Hurricanes in Florida. Tsunamis in the Indian Ocean. Food shortages in Somalia. The images the media provide from these horrific events often cause even the hardest of hearts to soften and want to provide some type of relief. And so we roll up our sleeves to donate blood, get out our checkbooks to donate money, and even in some circumstances, use our vacation time to volunteer for disaster relief. But why would humans act this way? Why are humans altruistic? As Mark Buchanan noted:
But when it comes to explaining the origin of our altruism, matters get a whole lot more contentious. In evolutionary terms it is a puzzle because any organism that helps others at its own expense stands at an evolutionary disadvantage. So if many people really are true altruists, as it seems, why haven’t greedier, self-seeking competitors wiped them out? (2005).
Altruism is in direct conflict with evolutionary theory. Yet, evolutionists always have been able to put a spin on it. As Buchanan acknowledged: “For several decades, researchers have had a possible explanation: apparently selfless acts are nothing of the kind, but are instead a clever way of promoting individual self-interest” (2005).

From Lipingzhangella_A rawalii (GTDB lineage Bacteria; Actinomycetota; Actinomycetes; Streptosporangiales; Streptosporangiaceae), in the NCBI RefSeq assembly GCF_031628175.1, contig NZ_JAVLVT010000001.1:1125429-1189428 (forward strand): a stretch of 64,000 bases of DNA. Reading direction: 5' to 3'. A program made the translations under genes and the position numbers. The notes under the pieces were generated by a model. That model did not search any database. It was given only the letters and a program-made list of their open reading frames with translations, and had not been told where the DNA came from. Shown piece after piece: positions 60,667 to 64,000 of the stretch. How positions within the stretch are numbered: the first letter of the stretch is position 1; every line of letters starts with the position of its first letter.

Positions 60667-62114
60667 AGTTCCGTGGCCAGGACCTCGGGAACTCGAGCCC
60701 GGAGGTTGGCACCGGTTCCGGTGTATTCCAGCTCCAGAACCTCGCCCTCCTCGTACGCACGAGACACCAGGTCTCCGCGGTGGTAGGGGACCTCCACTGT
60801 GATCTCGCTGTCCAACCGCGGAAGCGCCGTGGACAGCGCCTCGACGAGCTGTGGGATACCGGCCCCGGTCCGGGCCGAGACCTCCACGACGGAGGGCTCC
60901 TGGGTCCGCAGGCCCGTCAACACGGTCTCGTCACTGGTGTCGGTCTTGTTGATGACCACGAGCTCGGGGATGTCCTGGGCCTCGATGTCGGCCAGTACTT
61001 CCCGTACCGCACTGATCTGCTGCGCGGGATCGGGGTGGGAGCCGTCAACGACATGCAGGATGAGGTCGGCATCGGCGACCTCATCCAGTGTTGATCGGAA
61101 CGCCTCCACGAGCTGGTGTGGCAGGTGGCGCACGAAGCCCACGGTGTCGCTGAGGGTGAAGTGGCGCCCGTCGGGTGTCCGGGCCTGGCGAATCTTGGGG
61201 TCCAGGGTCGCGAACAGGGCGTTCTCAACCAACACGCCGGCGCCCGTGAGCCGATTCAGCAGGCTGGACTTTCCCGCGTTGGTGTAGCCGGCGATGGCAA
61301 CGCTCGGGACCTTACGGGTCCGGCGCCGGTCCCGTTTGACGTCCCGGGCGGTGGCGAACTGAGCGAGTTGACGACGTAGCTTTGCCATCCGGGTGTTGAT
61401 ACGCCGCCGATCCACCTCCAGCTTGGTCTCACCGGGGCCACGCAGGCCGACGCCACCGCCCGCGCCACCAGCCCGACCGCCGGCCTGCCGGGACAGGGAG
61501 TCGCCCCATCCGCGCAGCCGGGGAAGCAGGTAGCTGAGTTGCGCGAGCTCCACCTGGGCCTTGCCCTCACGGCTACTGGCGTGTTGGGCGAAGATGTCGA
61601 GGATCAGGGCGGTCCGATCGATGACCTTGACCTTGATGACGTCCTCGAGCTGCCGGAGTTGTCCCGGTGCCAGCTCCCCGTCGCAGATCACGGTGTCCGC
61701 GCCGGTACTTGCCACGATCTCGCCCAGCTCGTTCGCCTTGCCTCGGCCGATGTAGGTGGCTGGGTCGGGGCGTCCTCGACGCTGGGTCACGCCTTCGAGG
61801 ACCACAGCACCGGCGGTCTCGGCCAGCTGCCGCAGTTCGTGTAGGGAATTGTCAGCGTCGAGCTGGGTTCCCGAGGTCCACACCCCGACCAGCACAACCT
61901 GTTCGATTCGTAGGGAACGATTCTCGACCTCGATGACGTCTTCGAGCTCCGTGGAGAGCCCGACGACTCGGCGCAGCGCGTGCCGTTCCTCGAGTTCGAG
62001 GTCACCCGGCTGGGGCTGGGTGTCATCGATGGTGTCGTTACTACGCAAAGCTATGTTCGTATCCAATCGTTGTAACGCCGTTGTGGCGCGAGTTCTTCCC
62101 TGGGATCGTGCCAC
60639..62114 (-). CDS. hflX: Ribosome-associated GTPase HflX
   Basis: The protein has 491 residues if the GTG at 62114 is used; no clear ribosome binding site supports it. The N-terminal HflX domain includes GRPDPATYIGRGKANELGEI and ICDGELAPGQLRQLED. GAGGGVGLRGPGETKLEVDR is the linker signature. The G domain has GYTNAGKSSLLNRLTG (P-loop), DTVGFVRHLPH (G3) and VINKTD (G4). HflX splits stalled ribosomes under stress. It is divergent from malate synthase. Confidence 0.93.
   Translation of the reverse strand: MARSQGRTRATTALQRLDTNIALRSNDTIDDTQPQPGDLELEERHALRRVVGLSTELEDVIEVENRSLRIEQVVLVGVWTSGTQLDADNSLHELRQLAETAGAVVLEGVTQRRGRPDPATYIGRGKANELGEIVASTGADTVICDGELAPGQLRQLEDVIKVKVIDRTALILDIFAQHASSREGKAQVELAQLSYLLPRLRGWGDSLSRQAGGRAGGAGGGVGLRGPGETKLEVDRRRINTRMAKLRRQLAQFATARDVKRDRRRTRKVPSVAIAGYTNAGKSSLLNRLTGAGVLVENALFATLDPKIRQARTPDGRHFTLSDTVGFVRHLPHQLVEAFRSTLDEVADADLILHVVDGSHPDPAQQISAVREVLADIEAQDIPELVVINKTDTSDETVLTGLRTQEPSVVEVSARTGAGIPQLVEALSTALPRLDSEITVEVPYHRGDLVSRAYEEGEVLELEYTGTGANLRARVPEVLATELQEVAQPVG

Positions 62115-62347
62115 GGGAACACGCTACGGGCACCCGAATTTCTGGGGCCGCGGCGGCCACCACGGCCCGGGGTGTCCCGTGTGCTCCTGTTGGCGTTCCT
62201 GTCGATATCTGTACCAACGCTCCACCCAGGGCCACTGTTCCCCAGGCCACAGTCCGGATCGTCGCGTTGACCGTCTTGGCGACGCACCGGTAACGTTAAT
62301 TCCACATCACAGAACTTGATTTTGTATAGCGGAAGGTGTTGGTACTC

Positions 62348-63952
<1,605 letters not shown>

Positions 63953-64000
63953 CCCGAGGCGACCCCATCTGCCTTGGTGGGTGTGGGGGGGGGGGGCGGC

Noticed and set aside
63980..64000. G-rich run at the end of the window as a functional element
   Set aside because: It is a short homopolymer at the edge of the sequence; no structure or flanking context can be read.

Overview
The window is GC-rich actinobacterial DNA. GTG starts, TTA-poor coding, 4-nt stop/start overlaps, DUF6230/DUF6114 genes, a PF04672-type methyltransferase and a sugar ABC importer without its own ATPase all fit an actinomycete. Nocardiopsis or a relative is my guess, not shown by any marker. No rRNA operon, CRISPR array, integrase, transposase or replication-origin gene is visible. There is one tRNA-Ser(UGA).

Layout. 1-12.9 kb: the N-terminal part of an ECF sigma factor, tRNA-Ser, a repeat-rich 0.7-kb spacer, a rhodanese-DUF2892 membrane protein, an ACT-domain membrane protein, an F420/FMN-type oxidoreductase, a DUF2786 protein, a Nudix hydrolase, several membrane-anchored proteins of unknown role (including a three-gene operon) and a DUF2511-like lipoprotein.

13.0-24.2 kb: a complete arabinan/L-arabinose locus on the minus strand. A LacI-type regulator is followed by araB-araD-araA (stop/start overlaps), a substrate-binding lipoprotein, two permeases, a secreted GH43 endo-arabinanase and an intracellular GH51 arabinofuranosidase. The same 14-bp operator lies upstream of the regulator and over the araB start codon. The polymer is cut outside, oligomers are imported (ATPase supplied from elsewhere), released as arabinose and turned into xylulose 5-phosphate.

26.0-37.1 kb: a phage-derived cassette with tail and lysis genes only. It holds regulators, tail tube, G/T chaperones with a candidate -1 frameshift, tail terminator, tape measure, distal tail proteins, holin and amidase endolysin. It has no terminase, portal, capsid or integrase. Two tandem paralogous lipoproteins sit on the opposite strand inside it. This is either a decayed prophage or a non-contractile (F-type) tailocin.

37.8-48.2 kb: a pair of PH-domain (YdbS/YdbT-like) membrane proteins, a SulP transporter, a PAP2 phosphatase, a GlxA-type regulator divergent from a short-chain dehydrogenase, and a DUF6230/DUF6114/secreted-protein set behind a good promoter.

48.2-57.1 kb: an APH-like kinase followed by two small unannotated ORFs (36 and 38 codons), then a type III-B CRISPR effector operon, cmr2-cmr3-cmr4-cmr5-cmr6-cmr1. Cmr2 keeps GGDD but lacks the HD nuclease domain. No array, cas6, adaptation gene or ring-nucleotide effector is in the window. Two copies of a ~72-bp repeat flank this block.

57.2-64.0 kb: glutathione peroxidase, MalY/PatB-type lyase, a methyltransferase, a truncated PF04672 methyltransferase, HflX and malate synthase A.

But recent research is challenging this notion. For instance, Ernst Fehr and his colleagues wrote in Human Nature:
This paper provides strong evidence challenging the self-interest assumption that dominates the behavioral sciences and evolutionary thinking. The evidence indicates that many people have a tendency to voluntarily cooperate... (2002, p. 1).
Robert Trivers of Rutgers University went so far as to suggest that true altruism might be a “maladaptation” (as quoted in Buchanan, 2005). Calling it such does not suddenly mean evolution has explained this global phenomenon. The truth is, evolution cannot explain charity, just as it cannot explain morals. They are not found as molecular components of living cells, so exactly where did they come from?
Buchanan, Mark (2005), “Charity Begins at Homo sapiens,” New Scientist, [On-line], URL: http://www.newscientist.com/channel/being-human/mg18524901.600.
Fehr, Ernst, Urs Fischbacher, Simon Gachter (2002), “Strong Reciprocity, Human Cooperation, and the Enforcement of Social Norms,” Human Nature, 13:1-25.
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